Without Helium…

Zachary Ninomiya, Cartoonist/Photojournalist

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When asked to predict what would happen in a world without helium, Katrina La (11)

Zachary Ninomiya
Mikey the Mustang stares sadly at his balloon, which doesn’t float due to the lack of helium.

believes that “labs, experiments, and balloons would suffer in its absence.” Unfortunately, there is a chance that Katrina’s predictions may come true sooner than expected. The reason? The world is currently experiencing a helium shortage.

According to CNBC, mankind suffers from an inability to produce helium efficiently and economically. For one, helium can only be extracted from underground deposits or as a byproduct from natural gas deposits. To further complicate its acquisition, helium is lighter than air, meaning that it must be harvested quickly, lest it floats off into space.

One might ask, “why is helium so important?” Before this question can be answered, it is important to note some of helium’s special properties. According to NBCNews, helium is a highly stable element that can “cool things down to less than minus 450 degrees Fahrenheit.” Thus, it can be used as a coolant in places where other elements would prove to be too reactive or insufficiently cold.

Aside from its obvious use in the area of party decor, helium has a variety of uses in multiple industries. One of its primary uses comes from MRI scans. As mentioned in an article by Forbes, helium cools the wires in MRI machines which allows the wires in the machine to achieve a magnetic resistance that is necessary for the creation of a strong magnetic field. Without this magnetic field, the MRI machine would be unable to scan patients, or at worst, self destruct, according to WNYT news. Furthermore, helium also is essential in deep-sea exploration. Divers breathe a mixture of oxygen and helium to create a nitrogen-free atmosphere, preventing them from getting “the bends” upon resurfacing, as stated by USA Today. USA Today also explains that helium is used in space exploration, where it is used to pressurize fuel tanks or rockets and satellite instruments during their trip to space.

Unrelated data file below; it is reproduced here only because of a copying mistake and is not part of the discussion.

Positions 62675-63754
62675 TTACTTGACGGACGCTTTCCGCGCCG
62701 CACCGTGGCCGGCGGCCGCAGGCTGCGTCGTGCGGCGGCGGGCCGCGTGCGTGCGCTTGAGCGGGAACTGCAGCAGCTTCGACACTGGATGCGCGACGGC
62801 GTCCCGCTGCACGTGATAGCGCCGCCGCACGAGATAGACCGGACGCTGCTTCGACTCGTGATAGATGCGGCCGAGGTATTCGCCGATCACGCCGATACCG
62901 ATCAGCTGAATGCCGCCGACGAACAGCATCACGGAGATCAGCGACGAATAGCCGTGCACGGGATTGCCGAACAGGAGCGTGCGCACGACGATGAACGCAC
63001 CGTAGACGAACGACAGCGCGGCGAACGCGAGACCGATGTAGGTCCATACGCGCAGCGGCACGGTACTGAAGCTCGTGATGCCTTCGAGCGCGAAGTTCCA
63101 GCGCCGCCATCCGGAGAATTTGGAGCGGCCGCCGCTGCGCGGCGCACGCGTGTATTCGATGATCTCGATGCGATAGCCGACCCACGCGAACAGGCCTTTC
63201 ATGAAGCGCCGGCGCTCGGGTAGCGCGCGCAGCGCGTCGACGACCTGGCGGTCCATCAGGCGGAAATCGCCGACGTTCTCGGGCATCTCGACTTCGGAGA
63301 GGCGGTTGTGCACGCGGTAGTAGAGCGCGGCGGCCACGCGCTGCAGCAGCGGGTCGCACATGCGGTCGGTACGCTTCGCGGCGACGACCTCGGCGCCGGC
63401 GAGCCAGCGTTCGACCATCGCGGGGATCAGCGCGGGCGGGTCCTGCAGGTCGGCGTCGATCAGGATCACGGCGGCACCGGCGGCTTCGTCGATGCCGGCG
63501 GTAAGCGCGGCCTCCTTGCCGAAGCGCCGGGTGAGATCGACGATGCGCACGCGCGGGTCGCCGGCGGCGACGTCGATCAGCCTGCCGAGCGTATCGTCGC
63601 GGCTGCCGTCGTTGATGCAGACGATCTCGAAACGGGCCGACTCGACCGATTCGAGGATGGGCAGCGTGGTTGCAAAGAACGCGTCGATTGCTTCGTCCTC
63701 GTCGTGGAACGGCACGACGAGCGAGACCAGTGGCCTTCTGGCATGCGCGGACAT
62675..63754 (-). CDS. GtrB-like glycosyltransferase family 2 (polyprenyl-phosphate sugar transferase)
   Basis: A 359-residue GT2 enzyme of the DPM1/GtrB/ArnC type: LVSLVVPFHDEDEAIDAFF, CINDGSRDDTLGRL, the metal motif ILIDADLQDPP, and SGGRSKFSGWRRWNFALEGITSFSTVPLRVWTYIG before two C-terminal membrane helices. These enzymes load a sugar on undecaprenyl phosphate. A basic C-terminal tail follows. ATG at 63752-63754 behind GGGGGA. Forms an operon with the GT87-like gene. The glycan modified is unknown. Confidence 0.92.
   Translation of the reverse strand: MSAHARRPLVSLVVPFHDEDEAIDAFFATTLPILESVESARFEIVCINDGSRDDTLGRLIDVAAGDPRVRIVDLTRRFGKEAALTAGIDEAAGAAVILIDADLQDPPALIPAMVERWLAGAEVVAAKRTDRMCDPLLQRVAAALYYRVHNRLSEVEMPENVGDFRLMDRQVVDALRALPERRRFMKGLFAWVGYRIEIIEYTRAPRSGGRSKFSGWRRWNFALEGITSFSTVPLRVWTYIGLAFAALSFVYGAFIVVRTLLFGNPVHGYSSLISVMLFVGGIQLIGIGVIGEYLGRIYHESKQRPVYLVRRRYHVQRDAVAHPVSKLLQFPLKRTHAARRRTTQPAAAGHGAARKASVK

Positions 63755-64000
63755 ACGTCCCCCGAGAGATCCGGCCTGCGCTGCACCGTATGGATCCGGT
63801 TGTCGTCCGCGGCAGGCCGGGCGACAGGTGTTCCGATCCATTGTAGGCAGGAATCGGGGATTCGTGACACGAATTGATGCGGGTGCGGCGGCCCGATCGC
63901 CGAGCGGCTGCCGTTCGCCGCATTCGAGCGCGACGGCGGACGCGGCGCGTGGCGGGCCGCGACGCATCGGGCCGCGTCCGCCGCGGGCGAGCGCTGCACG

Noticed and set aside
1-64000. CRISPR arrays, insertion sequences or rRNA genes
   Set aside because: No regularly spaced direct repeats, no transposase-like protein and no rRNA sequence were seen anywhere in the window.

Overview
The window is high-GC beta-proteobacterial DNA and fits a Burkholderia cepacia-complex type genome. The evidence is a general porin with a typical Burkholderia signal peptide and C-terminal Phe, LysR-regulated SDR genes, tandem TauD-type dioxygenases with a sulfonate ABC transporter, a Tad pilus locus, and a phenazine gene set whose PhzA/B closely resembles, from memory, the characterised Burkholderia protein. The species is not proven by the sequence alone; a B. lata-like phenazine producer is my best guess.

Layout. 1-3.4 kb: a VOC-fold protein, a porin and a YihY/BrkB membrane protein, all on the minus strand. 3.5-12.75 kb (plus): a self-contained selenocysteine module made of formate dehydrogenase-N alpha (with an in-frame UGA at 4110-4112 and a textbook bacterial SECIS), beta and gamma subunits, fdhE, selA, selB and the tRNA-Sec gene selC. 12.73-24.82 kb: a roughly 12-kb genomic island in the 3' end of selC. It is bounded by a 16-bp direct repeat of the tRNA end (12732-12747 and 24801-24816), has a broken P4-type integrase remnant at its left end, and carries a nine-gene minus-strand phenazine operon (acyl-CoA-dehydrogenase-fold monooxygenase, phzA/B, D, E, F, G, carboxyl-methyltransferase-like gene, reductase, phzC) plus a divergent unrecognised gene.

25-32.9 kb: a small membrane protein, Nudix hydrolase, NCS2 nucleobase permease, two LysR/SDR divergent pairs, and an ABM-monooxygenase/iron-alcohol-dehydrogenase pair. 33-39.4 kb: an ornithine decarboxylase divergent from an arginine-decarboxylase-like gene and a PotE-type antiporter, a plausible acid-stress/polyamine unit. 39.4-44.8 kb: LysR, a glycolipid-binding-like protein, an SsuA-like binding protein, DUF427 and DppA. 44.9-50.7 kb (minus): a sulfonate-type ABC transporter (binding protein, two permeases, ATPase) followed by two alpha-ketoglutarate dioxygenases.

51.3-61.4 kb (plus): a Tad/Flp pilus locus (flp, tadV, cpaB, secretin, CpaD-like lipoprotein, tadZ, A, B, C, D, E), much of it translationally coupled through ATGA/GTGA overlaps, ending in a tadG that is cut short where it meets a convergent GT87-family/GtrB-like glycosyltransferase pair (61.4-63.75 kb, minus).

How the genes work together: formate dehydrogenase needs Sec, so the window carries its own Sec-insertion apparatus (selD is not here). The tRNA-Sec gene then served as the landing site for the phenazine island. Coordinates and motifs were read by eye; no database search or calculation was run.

Without helium, humanity will have no deep-sea or space exploration. Humanity will also experience a setback in the medicinal area, and parties will be less amusing.

Fortunately, solutions have already been pitched to combat this helium crisis. The Conversation reports that new helium wells have been found in Saskawatchen, Canada. Recently, Party City, a major supplier of balloons, has also been offering alternatives to helium balloons, including balloon arches, balloon walls, and balloon garlands to appease any potential customer. WNYT has cited helium recycling as a possible solution to the helium crisis, where plans have been made to capture helium that has boiled off of MRI magnets and liquify it for later use. Unfortunately, USA Today criticizes this concept of recycling, claiming that potentially successful methods proved to be expensive and labor-intensive.

Due to all of the problems that have arisen due to the helium shortage, along with the fact that there is, as of yet, no known solution, humanity continues to hold its breath, in tense fear of what is yet to come.

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